The first time my son was kicked out of preschool, I thought, "Holy shit. I have that kid."
You know. THAT kid: the biter, the bully, the tantrum artist and the one with no friends.
At that time, the preschool administrator told me, "We can't help him here."
And of course, I also thought; "I must be a terrible mother."
The second time my son was kicked out of (a different) preschool, I thought, "Holy shit. I have that crazy kid," because this time, the preschool administrator said my son "showed no remorse".
So, now I had the kid from We Have to Talk About Kevin. One of those rare child psychopaths who will murder all the neighborhood cats before moving on to life of violent crime. My son was three at the time.
No question. I was definitely a terrible mother.
Over the next two years, my son was also kicked out of gymnastics, martial arts and an art camp. And a regular camp. And not invited to parties.
Not listening... Aggression... Lack of focus... General asshole behavior... Still with the biting (always as a defensive tack and never breaking skin, but biting always scares the shit out of people. See "Mike Tyson" or "Jaws")
There is no way to properly explain what it is like to constantly apologize for your child. We got so used to emailing other parents to apologize that we had an email template we could use:
Dear (insert parent's name),
We understand that our son was less that gentlemanly in his interaction with your (name of son or daughter) today at (name of location).
Please accept our unconditional apology and know that we are doing everything we possibly can to insure that this will not happen again...
And we were. We did everything. But before we get into that, I just want to note that my first child isn't that kid. She is easy and always has been. She's never sunken her teeth into anything or anyone that isn't edible. And until her little brother reached the age of three, I was pretty sure I wasn't a terrible mother. In fact, I was an amazing mother. A competent mother. Even a judgmental mother. Those were good times. If another kid was being an asshole, I relished looking askance at his or her mother thinking, "Well, she's clearly not doing everything right like me. That mother must not be singing The Little Mermaid song to her kids every night like me. Or putting pureed squash in their French toast like me. I am so GOOD at this!"
But now I was a terrible mother with that kid. And I started to search for solutions real quick, because nowadays when you have that kid, you are shamed right back into junior high school levels of embarrassment and self-consciousness. Moms whispering, teachers way younger than you giving you pitiful smiles, nannies ushering their kids away from yours, Dads shielding their eyes from the big Scarlet "M" branded onto your sweaty forehead.
I went crazy. Was it gluten? Was it lactose? Was it sensory processing disorder? The Internet and seemingly everyone else in our orbit had an opinion that seemed worth exploring.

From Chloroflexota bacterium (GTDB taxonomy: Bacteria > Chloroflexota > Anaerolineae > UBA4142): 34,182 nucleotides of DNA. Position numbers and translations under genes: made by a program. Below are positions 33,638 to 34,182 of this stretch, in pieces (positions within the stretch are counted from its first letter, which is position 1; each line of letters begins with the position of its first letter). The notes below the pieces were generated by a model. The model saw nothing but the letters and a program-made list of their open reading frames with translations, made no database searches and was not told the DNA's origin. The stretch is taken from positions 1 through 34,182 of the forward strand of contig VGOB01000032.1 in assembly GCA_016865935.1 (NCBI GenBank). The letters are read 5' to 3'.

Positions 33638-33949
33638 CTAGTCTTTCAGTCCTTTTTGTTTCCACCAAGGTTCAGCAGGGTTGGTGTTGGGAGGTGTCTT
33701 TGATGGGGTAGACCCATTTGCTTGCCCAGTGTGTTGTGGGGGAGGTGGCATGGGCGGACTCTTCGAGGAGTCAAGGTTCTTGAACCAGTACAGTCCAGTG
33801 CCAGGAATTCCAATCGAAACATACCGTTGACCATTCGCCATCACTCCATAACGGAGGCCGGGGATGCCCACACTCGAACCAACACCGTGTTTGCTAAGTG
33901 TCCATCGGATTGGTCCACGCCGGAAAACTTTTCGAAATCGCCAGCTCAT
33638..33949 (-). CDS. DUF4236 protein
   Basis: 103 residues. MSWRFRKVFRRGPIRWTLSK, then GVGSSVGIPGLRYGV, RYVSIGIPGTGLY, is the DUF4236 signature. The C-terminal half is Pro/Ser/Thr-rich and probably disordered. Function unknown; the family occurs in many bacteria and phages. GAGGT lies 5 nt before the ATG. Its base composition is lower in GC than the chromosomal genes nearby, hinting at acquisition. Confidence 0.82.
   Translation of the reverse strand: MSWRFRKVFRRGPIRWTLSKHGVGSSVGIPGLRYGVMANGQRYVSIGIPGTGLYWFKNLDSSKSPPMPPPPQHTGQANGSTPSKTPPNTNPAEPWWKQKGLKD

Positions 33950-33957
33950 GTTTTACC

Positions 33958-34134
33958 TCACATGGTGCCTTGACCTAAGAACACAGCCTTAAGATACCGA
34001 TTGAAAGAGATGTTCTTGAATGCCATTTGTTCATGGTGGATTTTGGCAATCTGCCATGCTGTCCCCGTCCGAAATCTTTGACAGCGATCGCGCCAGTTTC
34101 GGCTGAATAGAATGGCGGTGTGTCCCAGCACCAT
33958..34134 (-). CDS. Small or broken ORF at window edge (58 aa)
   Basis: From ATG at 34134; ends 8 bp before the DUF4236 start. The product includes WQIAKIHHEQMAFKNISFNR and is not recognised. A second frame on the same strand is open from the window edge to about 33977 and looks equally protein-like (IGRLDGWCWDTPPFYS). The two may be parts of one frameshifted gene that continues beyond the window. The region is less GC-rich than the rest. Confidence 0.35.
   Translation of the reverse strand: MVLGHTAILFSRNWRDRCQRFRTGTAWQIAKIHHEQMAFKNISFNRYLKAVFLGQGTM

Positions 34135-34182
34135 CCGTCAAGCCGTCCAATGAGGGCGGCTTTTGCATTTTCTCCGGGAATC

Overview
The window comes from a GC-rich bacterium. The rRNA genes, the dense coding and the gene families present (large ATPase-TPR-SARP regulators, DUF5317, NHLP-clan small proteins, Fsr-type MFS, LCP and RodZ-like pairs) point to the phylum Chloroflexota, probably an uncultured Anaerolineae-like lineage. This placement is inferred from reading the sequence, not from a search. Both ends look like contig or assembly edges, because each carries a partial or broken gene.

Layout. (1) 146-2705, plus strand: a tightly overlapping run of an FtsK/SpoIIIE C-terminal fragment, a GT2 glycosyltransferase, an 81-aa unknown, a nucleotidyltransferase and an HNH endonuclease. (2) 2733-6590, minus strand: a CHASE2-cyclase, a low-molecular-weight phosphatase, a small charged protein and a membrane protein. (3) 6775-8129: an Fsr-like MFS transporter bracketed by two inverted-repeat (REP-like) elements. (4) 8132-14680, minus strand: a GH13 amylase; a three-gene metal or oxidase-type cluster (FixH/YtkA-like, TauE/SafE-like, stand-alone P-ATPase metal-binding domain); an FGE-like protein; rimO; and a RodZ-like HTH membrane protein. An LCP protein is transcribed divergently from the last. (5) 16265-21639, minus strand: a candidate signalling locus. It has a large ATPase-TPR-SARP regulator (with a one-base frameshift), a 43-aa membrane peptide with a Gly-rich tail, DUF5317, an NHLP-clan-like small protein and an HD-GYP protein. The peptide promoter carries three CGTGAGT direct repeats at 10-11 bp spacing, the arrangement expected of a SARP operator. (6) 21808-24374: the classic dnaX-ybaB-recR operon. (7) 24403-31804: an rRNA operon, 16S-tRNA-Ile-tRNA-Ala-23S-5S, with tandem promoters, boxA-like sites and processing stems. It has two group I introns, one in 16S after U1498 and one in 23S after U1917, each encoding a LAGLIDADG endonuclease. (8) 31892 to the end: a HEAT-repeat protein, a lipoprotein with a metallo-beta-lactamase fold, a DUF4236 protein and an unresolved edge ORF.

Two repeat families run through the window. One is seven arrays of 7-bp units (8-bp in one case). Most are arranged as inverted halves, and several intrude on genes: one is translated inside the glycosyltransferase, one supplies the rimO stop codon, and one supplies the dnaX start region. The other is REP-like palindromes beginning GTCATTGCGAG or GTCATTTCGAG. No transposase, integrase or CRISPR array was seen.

Here are some of the things we spent actual money on for our son:
- Full psychiatric and psychological evaluations
- Occupational therapy
- Physical therapy
- Two separate examinations by two different pediatric gastroenterologists.
- Behavior consultant observations and sessions
- Social skills class
- ANOTHER social skills class
- Books (SOOOOOO many books...)
- About 10 months (all told) of a "therapeutic shadow"
AND then additional therapy for ME. And my husband. And us together.
And then there was the price we paid in mental stress. The stigma. The humiliation. The feelings of failure. The fear. The worry. The extra wrinkles. The hair that fell out of my scalp and clogged my bathroom drain. Over the course of a year and a half, my husband went from brunette to full gray. And I added Ativan to my automatically refillable mail-order subscriptions.
So much joy was sucked from our lives during our son's preschool years as he kept intermittently acting out, and we kept being shamed. It always seemed to be two steps forward, one step back. I saw this as progress. But most other people were waaaaay more impatient. It got very noisy. And all the noise that was made trying to "fix" our son and fast, successfully drowned out a teeny tiny voice, deep inside my head that desperately kept trying to squeak out, "It's just a phase." Because with all of the mountains of information that come along with parenting these days, the phrase "It's just a phase" seems to have been tossed out to make space for updated car seat regulations and sleep training videos and better baby proofing. Could it be that some errant and ugly childhood behavior is in fact actually (as they used to say in the last millennium) "just a phase"? And there isn't a whole lot to be done about it? Are parents like me being bullied and humiliated into going from "biter" to "child psychopath" a little too quickly these days?